Part 2 | An Inside Look at Brush of Honor with Series Producer, Craig Miller

An INSP original series narrated by Gary Sinise, Brush of Honor pays tribute to service members who made the ultimate sacrifice. Each episode, artist Phil Taylor paints a portrait of a fallen hero, leading up to a ceremony and the portrait’s reveal. Now, INSP Vice President of Original Programming, Craig Miller gives you a behind-the-scenes look at how this emotional and inspiring series came to be.

What about Brush of Honor do you feel makes it unique and appealing to viewers?

You may hear about war casualties in the news, but you really, truly don’t understand what that means until you step into the home of a family that has lost a loved one at war. Brush of Honor gives viewers an unfiltered look at the raw emotion that these families experience. Obviously, there is a profound sense of loss and sorrow, but there is an equal amount of unabashed pride. It’s painful to hear a spouse or a parent talk about losing a loved one at war, but it’s also a joy to see them beaming with pride over a true hero’s life of achievement, valor, duty, and sacrifice. It is often said that America sends her best and brightest off to war to defend our freedoms, and viewers of Brush of Honor will quickly realize the truth of that saying.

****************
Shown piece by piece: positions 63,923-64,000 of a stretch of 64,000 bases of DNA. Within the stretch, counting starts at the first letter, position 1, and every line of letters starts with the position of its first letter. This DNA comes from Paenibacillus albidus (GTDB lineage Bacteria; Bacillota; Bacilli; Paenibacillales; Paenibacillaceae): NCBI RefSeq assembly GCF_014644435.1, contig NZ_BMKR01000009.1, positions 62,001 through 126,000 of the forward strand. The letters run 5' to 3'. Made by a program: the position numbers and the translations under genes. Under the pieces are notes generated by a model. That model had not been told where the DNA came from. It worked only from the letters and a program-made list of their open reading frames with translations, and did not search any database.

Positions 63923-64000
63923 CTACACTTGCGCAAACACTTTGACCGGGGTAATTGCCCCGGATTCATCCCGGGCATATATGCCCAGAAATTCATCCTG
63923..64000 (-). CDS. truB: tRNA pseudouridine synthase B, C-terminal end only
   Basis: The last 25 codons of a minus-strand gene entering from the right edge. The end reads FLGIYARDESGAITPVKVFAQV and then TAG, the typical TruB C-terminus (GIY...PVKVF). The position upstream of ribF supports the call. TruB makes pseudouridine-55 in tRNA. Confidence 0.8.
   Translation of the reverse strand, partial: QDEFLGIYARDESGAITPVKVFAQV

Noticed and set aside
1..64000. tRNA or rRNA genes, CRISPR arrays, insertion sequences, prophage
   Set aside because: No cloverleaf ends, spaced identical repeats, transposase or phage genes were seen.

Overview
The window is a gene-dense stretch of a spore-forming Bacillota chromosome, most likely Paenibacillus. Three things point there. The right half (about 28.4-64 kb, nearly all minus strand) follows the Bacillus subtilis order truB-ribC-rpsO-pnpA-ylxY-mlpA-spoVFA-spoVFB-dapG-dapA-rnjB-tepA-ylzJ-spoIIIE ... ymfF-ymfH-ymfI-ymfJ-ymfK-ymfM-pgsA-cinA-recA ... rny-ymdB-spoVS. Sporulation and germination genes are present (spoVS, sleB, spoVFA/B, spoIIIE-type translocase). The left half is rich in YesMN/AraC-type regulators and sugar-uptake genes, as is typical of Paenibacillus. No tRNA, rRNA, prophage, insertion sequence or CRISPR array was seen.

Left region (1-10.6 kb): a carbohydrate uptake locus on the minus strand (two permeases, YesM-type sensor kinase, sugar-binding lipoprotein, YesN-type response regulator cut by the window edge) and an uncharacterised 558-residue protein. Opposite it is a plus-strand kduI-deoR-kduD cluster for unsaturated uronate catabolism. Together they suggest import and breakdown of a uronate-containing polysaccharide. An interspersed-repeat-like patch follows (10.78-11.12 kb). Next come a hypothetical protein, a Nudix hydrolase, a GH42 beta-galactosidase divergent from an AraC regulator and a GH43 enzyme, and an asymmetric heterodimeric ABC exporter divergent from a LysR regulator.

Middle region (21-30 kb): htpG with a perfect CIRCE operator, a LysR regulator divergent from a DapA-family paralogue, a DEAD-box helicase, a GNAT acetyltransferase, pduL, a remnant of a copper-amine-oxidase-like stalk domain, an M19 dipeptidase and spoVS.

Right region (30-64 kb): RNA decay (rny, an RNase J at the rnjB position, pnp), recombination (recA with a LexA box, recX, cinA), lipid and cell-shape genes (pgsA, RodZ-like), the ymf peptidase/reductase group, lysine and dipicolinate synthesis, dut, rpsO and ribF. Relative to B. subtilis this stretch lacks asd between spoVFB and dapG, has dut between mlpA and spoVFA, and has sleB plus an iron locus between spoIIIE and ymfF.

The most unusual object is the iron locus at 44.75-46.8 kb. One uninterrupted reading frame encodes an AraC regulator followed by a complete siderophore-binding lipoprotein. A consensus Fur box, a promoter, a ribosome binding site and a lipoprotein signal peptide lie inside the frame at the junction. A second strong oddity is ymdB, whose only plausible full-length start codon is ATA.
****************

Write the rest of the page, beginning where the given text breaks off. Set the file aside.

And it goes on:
Can you share a particularly moving behind-the-scenes anecdote?

As the network executive, I am not on location for every shoot, but one story pops to mind. When I attended the presentation of Navy Hospital Corpsman James Layton’s portrait in Calistoga, California, James’ father, Brent, asked for an opportunity to say a few words. Brent spoke from the heart and without any notes, and I was very touched by his heartfelt speech. What impressed me most about Brent was how, like all of the families in the program, he took the time to say “thank you” to Phil for painting his son’s portrait.

Brent went on to comment about how difficult it must be for Phil to do this kind of thing time after time, year after year. In a very real sense Phil forms a relationship with every fallen service member that he paints. He meets their friends, families, and comrades, and he spends 60-120 hours alone in a studio painting them and thinking about their lives. So, when the time comes to present the portrait to the family, Phil also experiences a profound sense of loss. Obviously, this isn’t something that Phil would ever share publicly because he would never compare his sense of loss to that of the Gold Star families, but it was clear that he was deeply touched by Brent’s acknowledgement and his sincere words of thanks.

CraigMiller-Isolated-Small About Craig Miller

As Vice President of Original Programming for INSP, Craig Miller oversees the development, launch, and production of the network’s unscripted programming. Prior to his television career, Craig was a graphic artist and account executive in the advertising industry.